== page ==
Division of Federal Employees', and Longshore and Harbor Workers' Compensation (DFELHWC)
The Frequently Asked Questions below were created to assist injured workers in obtaining a general understanding of the vocational rehabilitation services available under the Longshore program. However, this guidance is general in nature and for specific answers to questions concerning provision of services in a particular case, please contact the Longshore program. Visit the Contact Us section of our website for more information.
Questions and Answers about the Longshore Vocational Rehabilitation
- What is the goal of vocational rehabilitation?
- What services are provided?
- Can you help me get back to work with my previous employer?
- Who is eligible to receive vocational rehabilitation services?
- Can DOL provide rehab services before I reach Maximum Medical Improvement (MMI) if my doctor has told me to consider alternative employment?
- What if I have a permanent disability but I'm not currently receiving compensation payments because I have received a settlement instead?
- Am I eligible for vocational rehabilitation services if I can only work part-time?
- My doctor said I need additional medical treatment or surgery before I can return to work, but my Employer/Insurance Carrier is denying those requests. What can I do?
- Who pays the cost for vocational rehabilitation services?
- How does an injured worker obtain vocational rehabilitation services?
- If I don't participate when vocational rehabilitation services are first offered, can I ask at a later date?
- Will I be required to participate in DOL sponsored vocational rehabilitation?
- Do I get to choose my own career goal?
- How long will I be in vocational rehabilitation?
- What type of training will I receive?
- Is there a limit with regard to how much the training program can cost?
- Can I go to college?
- Can I start my own business?
- Can OWCP pay for my relocation to a more viable job market?
- What If problems arise during my rehabilitation program?
- What are injured workers are expected to do?
- What will the assigned Vocational Rehabilitation Counselor do?
- What will the Longshore Claims Examiner do?
- How will vocational rehabilitation affect my compensation benefits?
- Will I receive any monetary assistance while participating in an approved vocational rehabilitation plan?
- What if the Employer/Insurance Carrier stops paying me?
- What if I can't find another job paying the same salary that I earned prior to the injury?
The goal of vocational rehabilitation is to help you return to work as quickly as possible, to a job compatible with the work restrictions provided by your physician, with pay as close as possible to your pre-injury wages.
- Communication with your previous employer to determine if there is alternative work available within your restrictions;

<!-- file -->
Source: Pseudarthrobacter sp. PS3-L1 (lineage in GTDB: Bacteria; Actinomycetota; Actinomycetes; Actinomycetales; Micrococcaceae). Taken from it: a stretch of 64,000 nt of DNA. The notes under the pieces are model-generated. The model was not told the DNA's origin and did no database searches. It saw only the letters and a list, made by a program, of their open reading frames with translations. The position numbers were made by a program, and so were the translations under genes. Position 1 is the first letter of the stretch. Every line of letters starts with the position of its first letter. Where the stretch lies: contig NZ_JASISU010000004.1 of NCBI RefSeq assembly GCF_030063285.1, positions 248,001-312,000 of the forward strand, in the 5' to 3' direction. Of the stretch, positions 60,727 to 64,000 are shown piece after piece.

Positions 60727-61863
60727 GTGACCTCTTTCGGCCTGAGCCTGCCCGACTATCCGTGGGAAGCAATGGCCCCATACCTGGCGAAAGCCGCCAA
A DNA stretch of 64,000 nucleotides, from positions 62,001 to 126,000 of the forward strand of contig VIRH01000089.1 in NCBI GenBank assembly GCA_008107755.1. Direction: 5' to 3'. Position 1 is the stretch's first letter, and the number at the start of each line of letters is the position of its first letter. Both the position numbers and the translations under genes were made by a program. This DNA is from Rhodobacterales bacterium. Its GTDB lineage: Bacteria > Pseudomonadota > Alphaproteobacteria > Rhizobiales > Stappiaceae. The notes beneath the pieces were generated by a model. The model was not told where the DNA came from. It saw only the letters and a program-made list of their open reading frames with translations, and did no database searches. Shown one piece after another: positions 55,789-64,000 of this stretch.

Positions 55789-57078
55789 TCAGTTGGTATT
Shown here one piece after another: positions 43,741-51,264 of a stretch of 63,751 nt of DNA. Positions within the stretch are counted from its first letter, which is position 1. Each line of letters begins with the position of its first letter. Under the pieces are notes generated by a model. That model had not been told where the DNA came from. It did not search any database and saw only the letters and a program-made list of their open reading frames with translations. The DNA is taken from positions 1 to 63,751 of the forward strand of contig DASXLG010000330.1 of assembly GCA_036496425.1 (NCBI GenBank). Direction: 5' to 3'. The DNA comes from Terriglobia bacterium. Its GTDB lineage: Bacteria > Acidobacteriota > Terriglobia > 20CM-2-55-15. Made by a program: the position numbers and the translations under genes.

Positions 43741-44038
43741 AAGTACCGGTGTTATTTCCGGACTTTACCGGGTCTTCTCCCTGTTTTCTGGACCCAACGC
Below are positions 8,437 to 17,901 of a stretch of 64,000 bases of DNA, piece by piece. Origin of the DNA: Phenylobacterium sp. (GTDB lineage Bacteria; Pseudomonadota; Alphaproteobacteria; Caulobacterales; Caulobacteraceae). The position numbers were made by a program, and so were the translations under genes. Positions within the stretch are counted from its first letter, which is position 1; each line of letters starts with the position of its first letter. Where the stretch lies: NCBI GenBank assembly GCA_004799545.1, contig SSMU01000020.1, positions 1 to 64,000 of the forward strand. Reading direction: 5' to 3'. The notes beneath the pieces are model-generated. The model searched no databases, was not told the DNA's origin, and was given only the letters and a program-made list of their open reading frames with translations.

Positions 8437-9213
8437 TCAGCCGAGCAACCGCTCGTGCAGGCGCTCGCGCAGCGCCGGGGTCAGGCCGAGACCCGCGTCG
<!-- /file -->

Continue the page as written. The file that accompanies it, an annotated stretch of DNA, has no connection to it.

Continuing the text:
- A vocational evaluation, which may include testing, to determine your abilities, aptitudes, and interests;
- Development of a resume based on your work history and transferrable skills;
- A vocational rehabilitation counselor's recommendation for a return-to-work plan designed to return you to successful employment; and
- Other vocational services such as job development and placement with a new employer, redesign of jobs, or limited training.
The first option in designing a vocational rehabilitation plan is always to get you back to work with your previous employer as quickly as possible. This lessens the need for training or other services and helps you continue your career with your previous employer. However, even though reemployment with the previous employer is our first option, we cannot force your previous employer to offer you a position. If you are unable to return to work with your previous employer, a return-to-work plan aimed at a placement with a new employer will be considered.
You are eligible to receive vocational rehabilitation services if:
- You are an injured worker in receipt of compensation payments (or will likely be in receipt of compensation payments) as a result of a work-related disability,
- You are unable to return to your regular job due to some remaining permanent disability, and
- There are appropriate return-to-work opportunities in your commuting area.
Typically vocational rehabilitation services are not offered until you have reached maximum medical improvement and the evidence supports that you can no longer perform your regular job due to permanent medical restrictions stemming from the work injury.
However, on a case by case basis, vocational rehabilitation services may be considered before you reach maximum medical improvement if your physician has released you to work and the medical evidence indicates that a permanent disability that would prevent you from performing your regular job is likely.